Force over Distance: Chapter 9
“Are you refusing a direct order?” Young asked quietly.
Chapter warnings: Stressors of all kinds. Loss of autonomy. Physical injuries. Boundary violations. This one gets very rough. There’s spite. Hostile psychological brinksmanship. Unusual interpersonal violence. Weaponized loss of autonomy.
Text iteration: Midnight.
Audio status: Locked.
Additional notes: In this chapter, Rush and Chloe begin exploring the concept that Destiny travels as a macro-scale quantum wave (while at FTL). Chloe tips Rush off to the idea by quoting an equation describing a de Broglie wavelength (𝛌=ℎ/mv). Later in the chapter, they discuss whether a simplified model of the ship’s wave function might satisfy required boundary conditions.
Young leaned against the wall of the gate room, watching the better part of the Science Team work with James, Evans, Thomas, and Greer to sort through the supplies and FTL parts salvaged from the obelisk planet.
His hands burned from his semi-controlled slide down a rock face. His joints ached. His knee hurt like hell. And then there was the maddening, unavoidable, and ever-increasing pain in his wrists and feet from the goddamned menace across the room. Who would not. Stop. Walking. Around.
Young gritted his teeth as the scientist knelt, shredding the hell out of his feet. The guy came up with a small, spherical object. It wasn't large, but it was heavy. Pain lanced down Young’s arm from wrist to elbow. He began massaging his forearm, for all the goddamned good it’d do.
“What. Is this.” The ice in Rush’s tone was cold enough to frost the room.
He really wished Rush would sit down. The man’d spent fifteen minutes on the floor outside the FTL drive, barely able to move. And now? It sure as hell seemed like he was grinding himself to dust just to prove it was possible.
Young could feel the drag of the ship on the scientist’s mind.
“Who brought this on board?” Rush turned to regard Evans, James, Thomas, and Greer, who’d been loading pieces of the FTL drive onto a kino sled before they’d frozen under Rush’s gaze. “Which one of you?”
//Will you stop terrorizing people?// Young growled.
//I’m sure I don’t know what you mean.// Rush pinned the team from the planet with the full force of his personal magnetism. “Which. One.”
“I did.” James swallowed.
//I’d appreciate it if you’d stop taking a sledgehammer to morale.//
//Leave me for dead if you don’t like it.//
//Will you tone yourself down?// Young tried to keep his spike of guilt from reaching Rush. //Take a nap. Eat a snack.//
//I’d like nothing more. Want me to block and see what happens?//
“Um, even for you, this is a really long dramatic pause.” Eli sat cross-legged on the floor, surrounded by disassembled circuitry. His gaze flicked from Rush to Young and back.
//Nice going,// Young said.
Rush didn’t take his eyes from James. “Where’d you find it?”
“Inside one of the structures,” James said. “It looked like it could be important.”
“Yes yes, but what specifically made y’think that?”
“It looked like a kino,” James replied.
“It looked like a kino,” Rush echoed, loud enough for the room to hear. “Well, lieutenant. Tell someone you should be promoted.” He glared at Young.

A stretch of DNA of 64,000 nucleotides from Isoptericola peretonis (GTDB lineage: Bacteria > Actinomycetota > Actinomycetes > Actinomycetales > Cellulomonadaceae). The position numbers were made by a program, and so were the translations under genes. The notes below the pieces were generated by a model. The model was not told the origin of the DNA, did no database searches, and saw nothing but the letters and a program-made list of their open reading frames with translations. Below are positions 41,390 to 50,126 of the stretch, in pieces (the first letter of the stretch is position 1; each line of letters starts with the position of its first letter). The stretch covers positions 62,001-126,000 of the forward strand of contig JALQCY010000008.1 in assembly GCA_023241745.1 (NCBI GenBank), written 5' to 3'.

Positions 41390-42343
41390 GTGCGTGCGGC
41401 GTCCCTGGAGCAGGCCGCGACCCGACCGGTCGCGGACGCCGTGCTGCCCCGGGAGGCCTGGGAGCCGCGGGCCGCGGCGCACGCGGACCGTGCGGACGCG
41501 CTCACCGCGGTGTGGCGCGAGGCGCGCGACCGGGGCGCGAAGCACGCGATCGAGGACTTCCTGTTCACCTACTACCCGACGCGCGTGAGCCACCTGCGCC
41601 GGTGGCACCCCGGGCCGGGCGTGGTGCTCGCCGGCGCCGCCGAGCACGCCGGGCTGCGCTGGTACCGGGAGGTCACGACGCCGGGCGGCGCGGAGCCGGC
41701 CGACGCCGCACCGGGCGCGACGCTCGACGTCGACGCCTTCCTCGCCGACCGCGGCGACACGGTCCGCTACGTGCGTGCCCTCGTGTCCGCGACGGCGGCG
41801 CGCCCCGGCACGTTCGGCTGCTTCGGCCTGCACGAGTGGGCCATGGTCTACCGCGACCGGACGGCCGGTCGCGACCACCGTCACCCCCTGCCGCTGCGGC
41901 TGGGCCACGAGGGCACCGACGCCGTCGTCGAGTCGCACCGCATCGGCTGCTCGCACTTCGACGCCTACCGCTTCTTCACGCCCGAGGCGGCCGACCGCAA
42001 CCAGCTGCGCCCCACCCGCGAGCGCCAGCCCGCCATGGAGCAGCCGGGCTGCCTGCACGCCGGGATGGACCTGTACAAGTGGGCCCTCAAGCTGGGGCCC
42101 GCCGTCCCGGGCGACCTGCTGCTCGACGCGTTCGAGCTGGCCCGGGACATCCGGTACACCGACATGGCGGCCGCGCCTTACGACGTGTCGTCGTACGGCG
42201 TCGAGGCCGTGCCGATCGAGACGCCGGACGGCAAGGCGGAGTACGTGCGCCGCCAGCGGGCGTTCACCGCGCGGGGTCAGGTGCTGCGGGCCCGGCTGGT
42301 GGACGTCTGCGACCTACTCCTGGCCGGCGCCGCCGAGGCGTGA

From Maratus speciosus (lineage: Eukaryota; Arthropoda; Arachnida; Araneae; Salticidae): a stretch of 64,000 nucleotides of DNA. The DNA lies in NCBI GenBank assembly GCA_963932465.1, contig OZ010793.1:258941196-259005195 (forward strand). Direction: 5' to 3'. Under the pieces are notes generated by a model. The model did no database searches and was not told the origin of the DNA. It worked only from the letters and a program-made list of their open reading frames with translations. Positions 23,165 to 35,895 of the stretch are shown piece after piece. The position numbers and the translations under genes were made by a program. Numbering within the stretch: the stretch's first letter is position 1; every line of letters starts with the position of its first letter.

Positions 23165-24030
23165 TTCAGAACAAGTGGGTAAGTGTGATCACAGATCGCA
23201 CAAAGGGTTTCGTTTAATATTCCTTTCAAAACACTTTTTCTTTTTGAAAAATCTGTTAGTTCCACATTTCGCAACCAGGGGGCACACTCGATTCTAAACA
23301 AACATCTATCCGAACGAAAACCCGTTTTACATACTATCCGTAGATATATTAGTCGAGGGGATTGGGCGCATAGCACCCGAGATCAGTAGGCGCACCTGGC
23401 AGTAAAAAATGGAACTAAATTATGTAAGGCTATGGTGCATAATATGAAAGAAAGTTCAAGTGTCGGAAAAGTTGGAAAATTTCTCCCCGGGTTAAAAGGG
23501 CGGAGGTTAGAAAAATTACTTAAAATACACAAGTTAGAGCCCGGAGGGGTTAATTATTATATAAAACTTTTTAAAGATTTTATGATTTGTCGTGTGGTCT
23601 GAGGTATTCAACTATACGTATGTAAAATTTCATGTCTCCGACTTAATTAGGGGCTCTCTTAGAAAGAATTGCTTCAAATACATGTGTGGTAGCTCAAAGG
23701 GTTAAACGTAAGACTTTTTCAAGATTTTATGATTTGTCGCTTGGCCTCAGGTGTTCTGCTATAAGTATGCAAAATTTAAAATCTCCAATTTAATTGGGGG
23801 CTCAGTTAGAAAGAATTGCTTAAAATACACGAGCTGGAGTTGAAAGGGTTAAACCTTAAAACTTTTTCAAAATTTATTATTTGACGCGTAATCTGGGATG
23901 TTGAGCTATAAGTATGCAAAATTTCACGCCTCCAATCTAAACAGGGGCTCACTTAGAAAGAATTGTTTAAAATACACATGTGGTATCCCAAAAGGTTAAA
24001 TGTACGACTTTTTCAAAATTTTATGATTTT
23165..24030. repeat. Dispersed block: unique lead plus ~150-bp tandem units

Young rolled his eyes.
“Um?” James said.
“Eli.” Rush held up the recovered kino. “Take this.”
“Uh, take it where?” Eli scrambled to his feet, reluctantly accepted the device Rush shoved at him, then followed the scientist toward the door.
Young braced himself against the growing agony in his hands and feet. //You’re on point today. You practice this kind of thing? Or does it come naturally?//
//It's a fuckin’ gift.//
“Hang on,” he overheard Greer say to James. “Did Rush just say something nice to you? Was that what that was?”
“Maybe?” James whispered.
“Good work, lieutenant.” Young peeled himself away from the wall.
“Thank you, sir,” James said.
In the corridor, he caught up to Rush and Eli. “Rush,” Young growled. “I thought you were supposed to be fixing the FTL drive.” He hated moving at sublight. He associated it with battles.
“I am fixing it. Brody and Volker are just doing it for me, at the moment.”
//Would you please slow down?// Young clenched his teeth against the agonizing pain in Rush's feet and wrists, the fierce ache of his own knee.
//If you’re tired,// Rush replied, with poisonous solicitousness, //consider a nap.//
//Pretty sure I’m not the one who needs a nap,// Young shot back. //I pulled your paralyzed body out of the damn wall not an hour ago.//
//An’ what d’you want, a medal?// Rush snapped.
//We need to talk.//
//About why we dropped out of FTL at that planet. About what the purpose of that planet might be. About the fact that you burned out the FTL drive. About Ancients having manned at least some of the seed ships. About what the hell happened when you joined fully with Destiny.//
//One—no idea. Two—no idea. Three—I'm fixing the drive; my affinity for sublight matches your own. Four—James's discovery may shed some light on that.// Rush paused.
//And number five?//
//Your guess is as good as mine.//
//Somehow I doubt that.//
“So, you guys?" Eli said. “It's actually super obvious that you're arguing with each other in your heads.”
They glanced at Eli, then back at one another.
“Really?" Rush asked.
“Yeah,” Eli said shortly. “Especially you. You need to work on your poker face. And you,” Eli turned to Young, “need to stop staring at him like you want to strangle him.”
Young's lips twitched.
“That differs from the status quo, how?” Rush asked.